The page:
Embracing silence
Pitch perfect phenom Mandy Harvey hits all the right notes, on and off the stage

Embracing silence
Stew Mosberg - 10/11/2018

Imagine you are standing on stage, performing songs that you have written, back-up musicians playing alongside, and an appreciative audience applauding wildly. Thrilling to be sure, but what if you couldn’t hear any of it?

Although she has been totally deaf since the age of 18, Mandy Harvey, an “America’s Got Talent” runner-up (2017), has been winning over audiences around the world with her concerts and motivational speaking engagements.

On Tues., Oct. 16, Harvey will be at the Community Concert Hall playing ukulele and singing her own compositions of jazz, blues and pop in a voice that has been described as pitch perfect, according to an L.A. Times review. “From the first note, Mandy Harvey tames her audience into stunned appreciation as she glides pitch-perfect from breathy jazz standard to growling blues,” it read. “At show’s end, the audience is on its feet.”

Born 30 years ago in Cincinnati, one of four children, her family later moved to Florida and eventually Colorado. In 1998, she attended Twin Peaks Charter Academy in Longmont and gleefully entered singing competitions. At her high school graduation, she was named “Top Female Vocalist,” and with a dream to be a vocal music educator, she was accepted into Colorado State University. But it was not to be. Hard of hearing as a toddler, her audible range continued to deteriorate as the result of Ehlers-Danlos Syndrome, a rare disorder of the body’s connective tissue that can cause a defect in the middle ear. It eventually led to a complete hearing loss during her freshman year of college. Devastated, she dropped out of school.

“When I lost my hearing, I lost myself and my identity,” she remarked. “Waking up in the morning and facing the day was a struggle. One of the biggest successes I ever had was walking outside my front door while being deeply depressed.”

There have been a number of musicians through the years that faced physical challenges. Many composers and instrumentalists have been blind, and Beethoven, as most people know, became deaf, yet continued to write some of the world’s most beautiful music. But few, if any, singer/performers have been totally deaf. How, one might ask, did Harvey overcome such a loss?

The singer is gifted in many ways, not the least of which is in her optimism, inspiration and ability to accept what destiny handed her. Asked about her success, she defines it differently than most. “Success is measured in so many forms. I never would have been as comfortable singing in front of others had I not lost my hearing,” she said. “It’s a freeing experience to sing without being able to judge yourself. I was the worst critic of them all.”

At some point after moving back in with her parents, Harvey says she realized there was no value in focusing on things she couldn’t do. She started taking American sign language classes and got involved with the deaf community where, she explains, she found clear communication. “It was the first time I was in a room full of people who were all communicating, and I understood what was happening around me,” she said. “That gave me a lot of confidence to start re-evaluating my life.”

She took up singing lessons again from her former singing teacher and found that she could sing in perfect pitch. Ironically, she can’t hear her own voice but is able to stay in tune by singing through memory, sight reading, visual tuners and sensation. “You get different vibrations,” she explained. “Deeper ones hit in a different spot and they are thicker. And then lighter ones you can feel up higher and they kind of tingle.”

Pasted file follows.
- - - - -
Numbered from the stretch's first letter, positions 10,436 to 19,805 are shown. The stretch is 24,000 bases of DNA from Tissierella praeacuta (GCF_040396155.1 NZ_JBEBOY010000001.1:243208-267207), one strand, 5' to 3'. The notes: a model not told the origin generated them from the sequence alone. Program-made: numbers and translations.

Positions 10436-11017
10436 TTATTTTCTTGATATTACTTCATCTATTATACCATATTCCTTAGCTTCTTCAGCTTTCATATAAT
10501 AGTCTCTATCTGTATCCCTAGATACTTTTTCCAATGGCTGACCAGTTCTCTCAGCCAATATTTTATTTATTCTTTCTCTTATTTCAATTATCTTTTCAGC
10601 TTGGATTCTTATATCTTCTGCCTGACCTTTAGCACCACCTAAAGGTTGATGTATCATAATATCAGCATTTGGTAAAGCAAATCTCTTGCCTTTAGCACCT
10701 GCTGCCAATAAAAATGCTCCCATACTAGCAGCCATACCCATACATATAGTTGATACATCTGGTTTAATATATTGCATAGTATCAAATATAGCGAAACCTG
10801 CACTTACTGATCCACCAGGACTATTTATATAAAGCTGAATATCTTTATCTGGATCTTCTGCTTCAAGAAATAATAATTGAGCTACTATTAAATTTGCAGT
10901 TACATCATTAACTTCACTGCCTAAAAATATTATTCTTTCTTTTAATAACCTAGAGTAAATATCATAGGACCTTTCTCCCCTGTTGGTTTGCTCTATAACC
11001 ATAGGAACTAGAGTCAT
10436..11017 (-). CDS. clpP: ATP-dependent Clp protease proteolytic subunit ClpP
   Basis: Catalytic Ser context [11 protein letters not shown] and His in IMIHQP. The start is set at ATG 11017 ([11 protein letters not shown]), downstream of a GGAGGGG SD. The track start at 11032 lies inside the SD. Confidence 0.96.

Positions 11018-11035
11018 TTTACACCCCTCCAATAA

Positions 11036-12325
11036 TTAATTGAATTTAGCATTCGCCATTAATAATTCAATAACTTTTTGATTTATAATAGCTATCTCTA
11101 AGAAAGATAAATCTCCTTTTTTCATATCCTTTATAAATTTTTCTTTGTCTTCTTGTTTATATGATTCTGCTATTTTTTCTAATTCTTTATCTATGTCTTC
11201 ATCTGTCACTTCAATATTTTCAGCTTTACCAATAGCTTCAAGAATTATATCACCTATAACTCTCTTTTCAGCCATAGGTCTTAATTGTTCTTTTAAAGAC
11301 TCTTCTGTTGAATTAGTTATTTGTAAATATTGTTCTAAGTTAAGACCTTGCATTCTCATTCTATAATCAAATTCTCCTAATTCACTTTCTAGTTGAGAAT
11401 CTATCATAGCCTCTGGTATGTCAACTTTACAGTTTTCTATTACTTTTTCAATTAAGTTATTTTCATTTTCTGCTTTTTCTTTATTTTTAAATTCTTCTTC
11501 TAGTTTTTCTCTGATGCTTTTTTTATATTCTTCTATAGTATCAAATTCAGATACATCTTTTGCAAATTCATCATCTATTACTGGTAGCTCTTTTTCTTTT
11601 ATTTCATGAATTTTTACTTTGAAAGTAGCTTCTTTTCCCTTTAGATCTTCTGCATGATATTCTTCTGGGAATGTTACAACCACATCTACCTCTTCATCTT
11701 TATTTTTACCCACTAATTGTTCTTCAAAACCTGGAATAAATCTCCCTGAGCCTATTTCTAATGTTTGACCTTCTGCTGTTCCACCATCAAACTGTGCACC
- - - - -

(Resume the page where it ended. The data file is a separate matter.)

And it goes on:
With a renewed confidence, she began to perform in small but well-known jazz venues in Colorado. She received high-praise from JazzTimes after her debut album, 2009’s “Smile,” was released, and is now working on her fourth.

The major break came after her dazzling performance on “America’s Got Talent,” which led to national exposure, other television appearances and a performance at the Kennedy Center. Harvey is an ambassador for “No Barriers” a nonprofit that helps people with disabilities overcome their obstacles. Her own inspiring story is chronicled in a book she wrote titled, Sensing the Rhythm – Finding My Voice in a World Without Sound.

In helping others to face loss and physical challenge the singer tells them, “If I take back any of the bumps, bruises or scrapes I’ve been through, I wouldn’t be the same person. This is going to be hard but you’re going to get through it, and you’re going to be better for it. Just keep going.”

Harvey’s tour schedule is international in scope, returning from Finland just last week, she has brought her music and inspirational speaking engagements to Canada, Sweden and the Bahamas this year. She is home on the Front Range roughly three days out of the month, “The rest of the time,” she says, “I’m happily busy making people smile.”

Prior to her performance at the Concert Hall, Harvey will offer a pre-show presentation from 5:30-6:15 p.m. that is free to the public. She will provide her inspirational story of never giving up, which she refers to as “Wisdom for Life.”

In her heart, Harvey is a singer/musician who just happens to be deaf. “Yes, it’s a part of me and who I am, but it’s not the entirety of who I am,” she acknowledged. “At the core, I’m a musician. I want people to value that part of me.”

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